U.S. warplanes pounded dozens of insurgents hiding in caves in southern Afghanistan, the military said Monday, after a gunbattle between the militants and U.S. troops.
Meanwhile, Taliban militants riding in pickup trucks killed two policemen in a raid south of the capital, an Afghan official said, the latest signal of spreading violence ahead of crucial national elections in September.
The American planes struck early Sunday near Tirin Kot, a town 250 miles southwest of Kabul where U.S. Marines recently set up a base, military spokesman Lt. Col. Tucker Mansager said.
The militants sought refuge in the caves, and coalition forces called in “air support that dealt with those caves,” Mansager said.
He said no U.S. soldiers were hurt and had no information on any casualties among the militant who numbered between 10 and 30.
More than 400 people have died in violence across Afghanistan this year, most in the south and east where U.S. forces and Taliban militants have clashed repeatedly in recent weeks.
The U.S. military has assembled 20,000 troops, its largest-ever force in Afghanistan, in an attempt to keep militants on the defensive in the run-up to the vote.
But there are signs that the insurgency is expanding.
The policemen died when Taliban attacked the government office in Kharwar, a remote district of Logar province just 50 miles south of Kabul, said Gen. Atiqullah Ludin, a local military commander.
He said about two dozen assailants rode into town in four-wheel-drive pickup trucks and opened fire with guns and rocket-propelled grenades, setting fire to one office.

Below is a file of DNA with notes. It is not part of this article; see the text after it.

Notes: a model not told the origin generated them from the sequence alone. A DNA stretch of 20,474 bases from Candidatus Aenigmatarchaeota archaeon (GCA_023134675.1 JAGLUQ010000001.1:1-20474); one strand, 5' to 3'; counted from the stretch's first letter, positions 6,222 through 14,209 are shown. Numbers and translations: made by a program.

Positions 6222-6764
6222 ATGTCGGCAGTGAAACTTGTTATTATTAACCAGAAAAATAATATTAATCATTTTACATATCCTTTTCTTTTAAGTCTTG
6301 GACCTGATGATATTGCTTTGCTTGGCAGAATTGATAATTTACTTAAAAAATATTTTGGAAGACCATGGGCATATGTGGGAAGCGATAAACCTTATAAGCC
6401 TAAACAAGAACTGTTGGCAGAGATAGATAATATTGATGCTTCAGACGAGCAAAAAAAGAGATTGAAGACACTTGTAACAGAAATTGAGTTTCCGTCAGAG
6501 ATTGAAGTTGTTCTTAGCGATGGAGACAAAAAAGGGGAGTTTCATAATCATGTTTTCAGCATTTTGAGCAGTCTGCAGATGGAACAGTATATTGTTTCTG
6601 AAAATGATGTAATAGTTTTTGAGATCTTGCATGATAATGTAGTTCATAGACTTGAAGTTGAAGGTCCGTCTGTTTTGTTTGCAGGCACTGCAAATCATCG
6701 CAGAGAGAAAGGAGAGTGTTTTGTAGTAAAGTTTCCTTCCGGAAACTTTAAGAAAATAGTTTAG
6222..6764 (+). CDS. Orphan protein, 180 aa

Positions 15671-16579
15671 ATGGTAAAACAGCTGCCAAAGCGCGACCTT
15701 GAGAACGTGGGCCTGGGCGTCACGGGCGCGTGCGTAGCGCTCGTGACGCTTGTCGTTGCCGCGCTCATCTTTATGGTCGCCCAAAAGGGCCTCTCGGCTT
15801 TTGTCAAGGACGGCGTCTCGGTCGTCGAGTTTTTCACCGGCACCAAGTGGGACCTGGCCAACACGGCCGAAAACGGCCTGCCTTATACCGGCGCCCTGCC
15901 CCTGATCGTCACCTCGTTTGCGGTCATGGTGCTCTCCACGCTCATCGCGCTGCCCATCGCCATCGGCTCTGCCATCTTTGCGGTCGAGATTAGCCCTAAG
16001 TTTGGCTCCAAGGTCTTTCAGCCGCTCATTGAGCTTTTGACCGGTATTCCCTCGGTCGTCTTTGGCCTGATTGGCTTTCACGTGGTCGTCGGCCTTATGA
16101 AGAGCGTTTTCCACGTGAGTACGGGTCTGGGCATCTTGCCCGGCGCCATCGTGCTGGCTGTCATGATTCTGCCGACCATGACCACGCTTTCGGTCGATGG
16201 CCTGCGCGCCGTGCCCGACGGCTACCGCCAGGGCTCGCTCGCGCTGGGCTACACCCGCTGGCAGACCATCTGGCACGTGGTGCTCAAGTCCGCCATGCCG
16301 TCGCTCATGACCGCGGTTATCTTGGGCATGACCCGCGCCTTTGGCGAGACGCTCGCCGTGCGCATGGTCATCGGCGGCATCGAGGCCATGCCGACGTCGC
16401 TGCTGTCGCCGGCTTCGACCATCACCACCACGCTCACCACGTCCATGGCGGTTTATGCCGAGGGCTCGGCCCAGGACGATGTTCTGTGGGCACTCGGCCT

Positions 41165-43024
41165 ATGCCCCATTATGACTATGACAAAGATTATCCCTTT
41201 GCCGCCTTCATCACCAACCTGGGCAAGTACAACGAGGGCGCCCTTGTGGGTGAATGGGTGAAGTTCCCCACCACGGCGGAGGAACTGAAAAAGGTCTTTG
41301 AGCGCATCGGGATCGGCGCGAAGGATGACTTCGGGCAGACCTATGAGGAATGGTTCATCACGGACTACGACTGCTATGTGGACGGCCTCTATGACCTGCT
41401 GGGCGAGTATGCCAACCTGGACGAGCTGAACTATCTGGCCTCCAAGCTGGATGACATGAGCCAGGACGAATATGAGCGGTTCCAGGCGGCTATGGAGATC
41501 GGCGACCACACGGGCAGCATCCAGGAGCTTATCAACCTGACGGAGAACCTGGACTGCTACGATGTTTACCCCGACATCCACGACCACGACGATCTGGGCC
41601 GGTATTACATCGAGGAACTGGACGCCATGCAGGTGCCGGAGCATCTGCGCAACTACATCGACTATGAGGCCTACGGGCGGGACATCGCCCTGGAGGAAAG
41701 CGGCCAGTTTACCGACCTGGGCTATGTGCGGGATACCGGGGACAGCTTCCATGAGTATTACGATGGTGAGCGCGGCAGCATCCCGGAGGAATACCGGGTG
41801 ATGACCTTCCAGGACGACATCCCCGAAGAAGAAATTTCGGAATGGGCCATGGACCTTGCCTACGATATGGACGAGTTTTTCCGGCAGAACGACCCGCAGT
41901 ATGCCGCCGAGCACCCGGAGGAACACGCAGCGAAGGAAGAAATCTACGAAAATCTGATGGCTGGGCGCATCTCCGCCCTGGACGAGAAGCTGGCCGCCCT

Ludin said two police officers were killed and another injured before the Taliban withdrew into the mountains. An Interior Ministry spokesman in Kabul said only one policeman had died.
The Logar attack comes less than a week after five medical relief workers, including three foreigners, died in northwestern Badghis province in an attack claimed by the Taliban.
Aid groups worry that relatively secure provinces such as Badghis and Logar will join the south and east in being too dangerous for badly needed reconstruction work.
The violence is also a threat to plans to hold elections in September.
Militants ambushed a U.N. convoy of election workers in southeastern Paktia province on Sunday. Guards and the assailants fought a pitched battle, but no one was hurt.
Karzai insisted last week that the vote should go ahead, though the United Nations, which is scrambling to register millions of voters around the country, says security must improve.
In another incident further south, militants opened fire on U.S.-led forces Friday with small arms and machine-guns north of Spin Boldak, a town on the Pakistani border, Mansager said.
There were no reports of injuries, but five militants were detained.